undue constraints on any potential resolution scheme, the syntax for
   the Namespace Identifier is:

   <NID>         ::= <let-num> [ 1,31<let-num-hyp> ]

   <let-num-hyp> ::= <upper> | <lower> | <number> | "-"

   <let-num>     ::= <upper> | <lower> | <number>

   <upper>       ::= "A" | "B" | "C" | "D" | "E" | "F" | "G" | "H" |
                     "I" | "J" | "K" | "L" | "M" | "N" | "O" | "P" |
                     "Q" | "R" | "S" | "T" | "U" | "V" | "W" | "X" |
                     "Y" | "Z"

   <lower>       ::= "a" | "b" | "c" | "d" | "e" | "f" | "g" | "h" |
                     "i" | "j" | "k" | "l" | "m" | "n" | "o" | "p" |
                     "q" | "r" | "s" | "t" | "u" | "v" | "w" | "x" |
                     "y" | "z"

   <number>      ::= "0" | "1" | "2" | "3" | "4" | "5" | "6" | "7" |
                     "8" | "9"

   This is slightly more restrictive that what is stated in [4] (which
   allows the characters "." and "+").  Further, the Namespace
   Identifier is case insensitive, so that "ISBN" and "isbn" refer to
   the same namespace.

   To avoid confusion with the "urn:" identifier, the NID "urn" is
   reserved and MUST NOT be used.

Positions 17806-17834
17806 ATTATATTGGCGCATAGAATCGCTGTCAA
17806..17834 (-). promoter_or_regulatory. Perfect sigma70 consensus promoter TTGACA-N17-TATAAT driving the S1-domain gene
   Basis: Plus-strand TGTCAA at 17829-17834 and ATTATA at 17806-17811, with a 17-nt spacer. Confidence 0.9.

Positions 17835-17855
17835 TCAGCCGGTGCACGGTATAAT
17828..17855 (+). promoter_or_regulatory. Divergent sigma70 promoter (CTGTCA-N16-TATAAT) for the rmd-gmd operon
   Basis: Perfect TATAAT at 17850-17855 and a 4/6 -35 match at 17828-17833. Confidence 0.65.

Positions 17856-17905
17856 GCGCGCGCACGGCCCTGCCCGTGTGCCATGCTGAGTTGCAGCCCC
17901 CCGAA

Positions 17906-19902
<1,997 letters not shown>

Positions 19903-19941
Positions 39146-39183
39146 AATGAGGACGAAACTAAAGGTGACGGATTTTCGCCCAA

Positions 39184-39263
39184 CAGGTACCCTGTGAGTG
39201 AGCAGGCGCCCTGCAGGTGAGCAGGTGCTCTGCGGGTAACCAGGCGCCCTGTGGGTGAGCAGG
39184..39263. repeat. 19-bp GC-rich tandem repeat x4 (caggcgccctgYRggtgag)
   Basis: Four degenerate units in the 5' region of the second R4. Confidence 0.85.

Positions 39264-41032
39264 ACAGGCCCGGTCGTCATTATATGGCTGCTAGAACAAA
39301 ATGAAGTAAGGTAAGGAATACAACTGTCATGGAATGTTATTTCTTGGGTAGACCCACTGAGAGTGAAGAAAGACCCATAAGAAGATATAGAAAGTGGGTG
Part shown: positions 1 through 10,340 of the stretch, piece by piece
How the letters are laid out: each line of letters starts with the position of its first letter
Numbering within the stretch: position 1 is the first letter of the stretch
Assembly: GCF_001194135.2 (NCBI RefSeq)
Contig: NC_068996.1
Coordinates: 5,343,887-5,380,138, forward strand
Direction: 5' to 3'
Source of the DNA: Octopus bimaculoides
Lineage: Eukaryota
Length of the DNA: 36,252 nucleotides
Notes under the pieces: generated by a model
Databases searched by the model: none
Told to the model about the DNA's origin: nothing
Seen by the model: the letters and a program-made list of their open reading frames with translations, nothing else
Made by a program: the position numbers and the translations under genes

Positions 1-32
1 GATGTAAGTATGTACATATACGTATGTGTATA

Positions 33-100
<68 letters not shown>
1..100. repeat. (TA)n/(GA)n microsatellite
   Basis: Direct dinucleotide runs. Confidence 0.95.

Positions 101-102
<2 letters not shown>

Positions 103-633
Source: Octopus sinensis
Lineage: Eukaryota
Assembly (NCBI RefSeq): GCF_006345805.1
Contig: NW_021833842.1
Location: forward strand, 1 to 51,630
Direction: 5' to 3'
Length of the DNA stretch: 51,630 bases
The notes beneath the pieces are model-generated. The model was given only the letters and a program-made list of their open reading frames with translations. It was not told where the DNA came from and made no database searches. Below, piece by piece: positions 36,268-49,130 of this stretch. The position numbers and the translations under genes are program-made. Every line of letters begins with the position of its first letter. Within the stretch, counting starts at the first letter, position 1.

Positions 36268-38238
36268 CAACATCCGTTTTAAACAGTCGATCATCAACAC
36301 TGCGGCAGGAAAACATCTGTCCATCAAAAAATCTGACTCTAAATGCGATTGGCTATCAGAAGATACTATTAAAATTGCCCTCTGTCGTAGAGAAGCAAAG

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2.2 Namespace Specific String Syntax

   As required by RFC 1737, there is a single canonical representation
   of the NSS portion of an URN.   The format of this single canonical
   form follows:

   <NSS>         ::= 1*<URN chars>

   <URN chars>   ::= <trans> | "%" <hex> <hex>

   <trans>       ::= <upper> | <lower> | <number> | <other> | <reserved>

   <hex>         ::= <number> | "A" | "B" | "C" | "D" | "E" | "F" |
                     "a" | "b" | "c" | "d" | "e" | "f"

   <other>       ::= "(" | ")" | "+" | "," | "-" | "." |
                     ":" | "=" | "@" | ";" | "$" |
                     "_" | "!" | "*" | "'"

   Depending on the rules governing a namespace, valid identifiers in a
   namespace might contain characters that are not members of the URN
   character set above (<URN chars>).  Such strings MUST be translated
   into canonical NSS format before using them as protocol elements or
   otherwise passing them on to other applications. Translation is done
   by encoding each character outside the URN character set as a
   sequence of one to six octets using UTF-8 encoding [5], and the
   encoding of each of those octets as "%" followed by two characters
   from the <hex> character set above. The two characters give the
   hexadecimal representation of that octet.

2.3 Reserved characters

   The remaining character set left to be discussed above is the